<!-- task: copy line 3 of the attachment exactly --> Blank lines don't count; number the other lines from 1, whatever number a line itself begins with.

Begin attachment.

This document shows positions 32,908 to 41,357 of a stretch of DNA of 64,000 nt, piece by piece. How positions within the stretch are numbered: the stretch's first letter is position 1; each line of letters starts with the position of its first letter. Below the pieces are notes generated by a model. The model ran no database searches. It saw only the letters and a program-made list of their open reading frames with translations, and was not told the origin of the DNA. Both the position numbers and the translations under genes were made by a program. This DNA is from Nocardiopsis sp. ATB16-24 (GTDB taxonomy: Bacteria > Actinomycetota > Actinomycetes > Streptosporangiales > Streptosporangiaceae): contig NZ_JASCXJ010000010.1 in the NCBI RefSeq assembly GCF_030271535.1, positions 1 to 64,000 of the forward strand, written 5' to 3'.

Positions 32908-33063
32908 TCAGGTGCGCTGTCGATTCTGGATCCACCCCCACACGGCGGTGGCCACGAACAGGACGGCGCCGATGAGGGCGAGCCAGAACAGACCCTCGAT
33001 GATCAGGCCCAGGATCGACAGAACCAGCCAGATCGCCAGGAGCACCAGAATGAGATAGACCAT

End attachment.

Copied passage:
32908 TCAGGTGCGCTGTCGATTCTGGATCCACCCCCACACGGCGGTGGCCACGAACAGGACGGCGCCGATGAGGGCGAGCCAGAACAGACCCTCGAT